25/06/2015
Share 

Turtle Dove migration mystery solved

baa36344-8ef4-4603-9ee6-d8692d70738d

RSPB satellite-tagging has revealed the complete migration route of a British-bred European Turtle Dove for the first time, providing valuable data in the conservation fight to help save the species from looming extinction in Britain.

Last July, the RSPB fitted a small lightweight satellite tag to a Turtle Dove from Suffolk before it embarked on its mammoth migration journey. The conservation charity was then able to track Titan, as the bird was named, on his 3,500-mile migration route from Suffolk to Mali and back again, all in real time.

The European Turtle Dove population has plummeted by 96 per cent since 1970, making it Britain's fastest-declining migrant bird. This fall in numbers is so dramatic that the population is halving in number every six years; at this rate, the species will be lost as a breeding bird in the UK within the next couple of decades.

Flying mostly at night, Titan flew across epic landscapes such as the Gulf of Cadíz, the Atlas Mountains and the Sahara Desert. The satellite tag also revealed that the bird travelled around 300–450 miles each night at a maximum speed of 37 mph.

Turtle Dove
Turtle Dove has declined rapidly across the UK (Photo: Sylvia Brennan)

Content continues after advertisements

Dr John Mallord, RSPB Senior Conservation Scientist, said: "This is the first time that we have ever been able to track a UK-breeding Turtle Dove to its African wintering grounds. Previously we largely relied on ringing the birds, which didn't give us half the amount of data [that] Titan's tag has. On top of its wintering grounds, we also have the migration route, where it stopped to rest and refuel, and how long it spent in different places. Our aim now is to build on this new information, which will be used to help us to target our conservation efforts far more effectively on precisely those areas the birds are using when they leave the UK."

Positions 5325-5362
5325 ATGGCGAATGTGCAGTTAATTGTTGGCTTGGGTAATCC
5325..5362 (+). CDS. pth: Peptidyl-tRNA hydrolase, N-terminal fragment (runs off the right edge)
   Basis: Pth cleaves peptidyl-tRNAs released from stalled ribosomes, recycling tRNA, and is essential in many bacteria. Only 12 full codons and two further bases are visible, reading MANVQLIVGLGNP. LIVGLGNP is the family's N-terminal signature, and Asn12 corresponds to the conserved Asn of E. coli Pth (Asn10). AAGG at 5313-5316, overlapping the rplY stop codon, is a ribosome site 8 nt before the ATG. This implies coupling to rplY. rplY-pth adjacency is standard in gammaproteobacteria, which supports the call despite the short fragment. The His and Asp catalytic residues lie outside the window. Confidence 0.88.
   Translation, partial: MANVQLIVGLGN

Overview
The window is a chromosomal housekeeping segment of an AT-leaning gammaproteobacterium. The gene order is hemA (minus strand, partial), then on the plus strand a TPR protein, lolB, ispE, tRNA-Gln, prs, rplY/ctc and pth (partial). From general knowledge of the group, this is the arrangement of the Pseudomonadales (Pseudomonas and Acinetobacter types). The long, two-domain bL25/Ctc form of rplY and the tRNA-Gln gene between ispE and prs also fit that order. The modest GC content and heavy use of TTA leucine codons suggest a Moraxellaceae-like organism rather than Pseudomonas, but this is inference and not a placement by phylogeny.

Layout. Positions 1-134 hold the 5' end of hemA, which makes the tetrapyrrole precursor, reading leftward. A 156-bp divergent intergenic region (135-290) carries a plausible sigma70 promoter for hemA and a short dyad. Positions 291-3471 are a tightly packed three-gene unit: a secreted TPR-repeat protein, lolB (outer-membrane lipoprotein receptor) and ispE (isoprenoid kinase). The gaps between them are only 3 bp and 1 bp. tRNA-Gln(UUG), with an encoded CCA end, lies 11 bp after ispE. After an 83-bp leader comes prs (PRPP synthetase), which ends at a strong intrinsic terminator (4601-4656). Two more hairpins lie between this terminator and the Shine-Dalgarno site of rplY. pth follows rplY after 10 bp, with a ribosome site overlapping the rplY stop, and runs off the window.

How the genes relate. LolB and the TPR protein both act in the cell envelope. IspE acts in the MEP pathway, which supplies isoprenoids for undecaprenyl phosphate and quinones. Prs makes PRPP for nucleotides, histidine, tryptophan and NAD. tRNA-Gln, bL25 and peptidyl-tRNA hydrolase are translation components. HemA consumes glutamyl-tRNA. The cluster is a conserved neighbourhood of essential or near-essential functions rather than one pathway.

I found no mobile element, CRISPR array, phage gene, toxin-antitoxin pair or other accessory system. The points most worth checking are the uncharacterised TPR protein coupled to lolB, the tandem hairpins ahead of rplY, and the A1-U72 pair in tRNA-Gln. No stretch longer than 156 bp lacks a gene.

Titan's outbound journey to Africa, where it wintered for six months, took around a month to complete. On its return, the avian jetsetter spent two weeks working its way through France, initially following the Atlantic coast before leaving from Dunkirk and touching down in Suffolk. The latest satellite reading shows that Titan has returned to the same area it was first tagged in Suffolk.

RSPB scientists and partners at BirdLife hope to explore the key habitats, land use and food resources throughout the migration route, in order to understand the reasons behind the species' alarming decline. This research will help plan and implement conservation actions on a local and international scale to help save Turtle Doves from British extinction.

Dr Mallord continued: "This winter we will be returning to Senegal, an important wintering area for Turtle Doves and a staging area for Titan on his way to Mali, to explore the reasons why they might be declining at such an alarming rate. There are many factors on the wintering grounds that could play a part in the alarming decline of Turtle Doves, such as a lack of reliable water sources, scarce food resources and limited roosting sites. We plan to investigate all possible reasons."

"Historically, hundreds of thousands of Turtle Doves have wintered in Senegal — although there are suggestions that these numbers are lower nowadays — therefore it is vital that we focus our conservation efforts on wintering sites such as these to get a better understanding of the reason why they are declining, and eventually put measures in place to help a recovery."

For more information on Titan's journey and how the RSPB and Operation Turtle Dove partners are helping to stop the declines visit www.rspb.org.uk/titan.

Written by: RSPB